Concrete. Relatively immune to electrolytic corrosion, concrete is usually durable in underground service but should have a protective coating if the soil is acidic. If groundwater is high in sulfates, use Type V (sulfate-resistant) cement.
As long as it is submerged, concrete generally is safe from corrosive attack. But when submerged surfaces are exposed to air and humidity (as they are in a sewer pipeline during hours or seasons of reduced flow), trouble will follow, usually in the form of a biologically mediated sulfuric acid attack. Under the right conditions, concrete can be destroyed surprisingly quickly. Corrosion tends to be much faster and more extensive where concrete is exposed to combinations of fluids and air—such as sewer pipes, manholes, junction boxes, pumping stations, wetwells, grit chambers, clarifiers, aeration basins-in short, any place where the water level varies and biological slimes are present on the pipe or vessel walls.
The bottom line is that unprotected concrete should not be used anywhere high H2S concentrations occur. In particular, protective interior linings in large-diameter pipelines should extend well below the anticipated waterline. The most extensive sewer main rehabilitation or replacement projects arise out of failure to observe this principle.
Metals. All metallic components are vulnerable to corrosion, including steel pipe supports, wall anchors, slide gates, catwalks over clarifiers, roof vents, and clarifier mechanisms, where steel bolts can be a particular focus of corrosion. Aluminum's resistance to atmospheric sulfides and other pollutants makes it an attractive choice for numerous applications, but it will corrode quickly when used, as it often is, for digester odor-control covers without adequate ventilation. Aluminum also corrodes rapidly when in contact with high-alkaline substances such as concrete and therefore should not be used for handrails, door or access hatch frames, or windows unless isolated with an appropriate dielectric material. It should not be used for underground applications or in fluid exposures.
With appropriate precautions, copper and brass perform well in underground applications. In low-pH or high-chloride/sulfide soils, electrical isolation or cathodic protection may be needed. Copper and brass also resist atmospheric corrosion well under most circumstances but are attacked by the hydrogen sulfide prevalent in wastewater facilities. Their use is discouraged unless absolutely necessary—such as in electrical systems, fuses, and switches. Protective coatings, well-sealed stainless steel or nonmetallic junction boxes, tight seals on conduits and at conduit entrances, and vapor corrosion inhibitors can help retard corrosion of copper and copper alloys.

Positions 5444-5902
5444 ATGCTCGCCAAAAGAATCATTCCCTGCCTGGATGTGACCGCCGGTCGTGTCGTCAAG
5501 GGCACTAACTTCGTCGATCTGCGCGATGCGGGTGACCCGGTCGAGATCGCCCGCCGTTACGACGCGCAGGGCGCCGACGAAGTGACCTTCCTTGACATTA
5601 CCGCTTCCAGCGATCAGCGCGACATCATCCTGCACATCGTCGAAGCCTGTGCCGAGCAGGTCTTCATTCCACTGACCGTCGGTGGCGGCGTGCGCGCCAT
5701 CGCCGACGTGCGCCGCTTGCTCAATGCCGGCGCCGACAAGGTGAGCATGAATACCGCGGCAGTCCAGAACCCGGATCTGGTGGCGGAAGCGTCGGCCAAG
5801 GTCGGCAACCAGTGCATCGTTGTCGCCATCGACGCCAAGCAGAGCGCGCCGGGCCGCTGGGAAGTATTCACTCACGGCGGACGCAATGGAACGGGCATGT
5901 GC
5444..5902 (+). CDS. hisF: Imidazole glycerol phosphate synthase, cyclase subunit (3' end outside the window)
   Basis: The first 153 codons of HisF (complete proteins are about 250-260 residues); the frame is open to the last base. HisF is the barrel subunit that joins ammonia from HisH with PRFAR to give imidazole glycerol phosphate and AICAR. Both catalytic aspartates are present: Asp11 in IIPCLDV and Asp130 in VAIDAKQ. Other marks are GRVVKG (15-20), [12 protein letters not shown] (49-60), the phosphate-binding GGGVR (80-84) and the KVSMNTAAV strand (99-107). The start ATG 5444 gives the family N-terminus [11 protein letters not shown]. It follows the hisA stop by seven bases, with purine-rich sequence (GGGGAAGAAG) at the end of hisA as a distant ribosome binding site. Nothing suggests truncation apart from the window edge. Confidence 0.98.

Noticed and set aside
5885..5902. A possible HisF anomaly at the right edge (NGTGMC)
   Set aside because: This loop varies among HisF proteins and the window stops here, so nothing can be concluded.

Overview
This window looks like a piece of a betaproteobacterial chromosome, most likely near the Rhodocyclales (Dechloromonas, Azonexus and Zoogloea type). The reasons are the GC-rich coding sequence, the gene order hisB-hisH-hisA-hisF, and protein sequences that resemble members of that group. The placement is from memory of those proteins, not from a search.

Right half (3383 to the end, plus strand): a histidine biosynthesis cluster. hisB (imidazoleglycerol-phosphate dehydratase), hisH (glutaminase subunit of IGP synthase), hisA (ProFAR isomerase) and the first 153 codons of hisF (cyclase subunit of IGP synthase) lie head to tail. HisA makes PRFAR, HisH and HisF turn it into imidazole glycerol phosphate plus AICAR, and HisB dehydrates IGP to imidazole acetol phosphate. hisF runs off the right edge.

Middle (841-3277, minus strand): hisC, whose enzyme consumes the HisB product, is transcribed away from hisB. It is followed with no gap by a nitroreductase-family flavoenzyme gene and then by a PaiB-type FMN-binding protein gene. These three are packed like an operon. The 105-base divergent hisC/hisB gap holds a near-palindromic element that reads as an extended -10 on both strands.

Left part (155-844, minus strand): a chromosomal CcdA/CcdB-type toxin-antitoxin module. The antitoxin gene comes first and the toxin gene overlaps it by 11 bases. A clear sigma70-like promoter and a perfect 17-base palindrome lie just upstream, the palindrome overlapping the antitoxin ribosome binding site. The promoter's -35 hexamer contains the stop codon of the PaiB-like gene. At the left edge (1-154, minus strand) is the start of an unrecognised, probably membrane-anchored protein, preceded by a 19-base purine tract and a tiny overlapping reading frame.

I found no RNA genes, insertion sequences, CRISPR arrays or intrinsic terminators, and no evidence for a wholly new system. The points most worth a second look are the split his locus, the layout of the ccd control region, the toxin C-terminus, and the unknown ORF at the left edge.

Steel and ductile iron need to be electrically isolated from dissimilar metals to prevent galvanic corrosion. Buried pipelines and structures should be coated or protected cathodically, or at least provided with a means of corrosion monitoring. Steel components that will be submerged (such as rake arms or clarifier mechanisms) also should receive cathodic protection and suitable coatings.
Stainless steel, particularly the 300 (austenitic or iron-chromium-nickel) series, is useful in the corrosive environment of a wastewater plant. In most facilities, stainless is replacing carbon steel and cast iron for slide gates and other water control apparatus. Generally, however, stainless is not suitable in buried exposures due to the risk of differential oxygen corrosion cells forming. Type 316L (a low-carbon molybdenum steel) generally performs best in flowing-water applications, though there is some risk of pitting if the wastewater is slow-moving or stagnant.Coatings and Linings
As recently as 1950, bare concrete structures were the norm. The first tentative advancements emerged in the 1940s. Early products, alkyds or coal-tar epoxy resin coatings, were costly, often required several layers, adhered inconsistently, and were subject to pitting and corrosive gas penetration. Solvent-based coal-tar epoxies also shrank as they dried, leading to crazing, cracking, and separation.
Today's high-performance materials date back roughly to 1960, when intensive research on coatings began. The result is an extensive selection of polyvinyl chloride, polypropylene, polyurethanes, 100% solids epoxies, fiberglass-reinforced epoxies, and other specifically formulated products.
For example, elastomeric urethanes or high-solids epoxy coatings give good protection against chlorine; high-solids epoxies are suited for interior piping, equipment, and metalwork; aliphatic polyurethanes usually perform better on exterior surfaces. An array of reliable, affordable membrane linings also is available. Many of these materials have been in place and performing well for more than 30 years.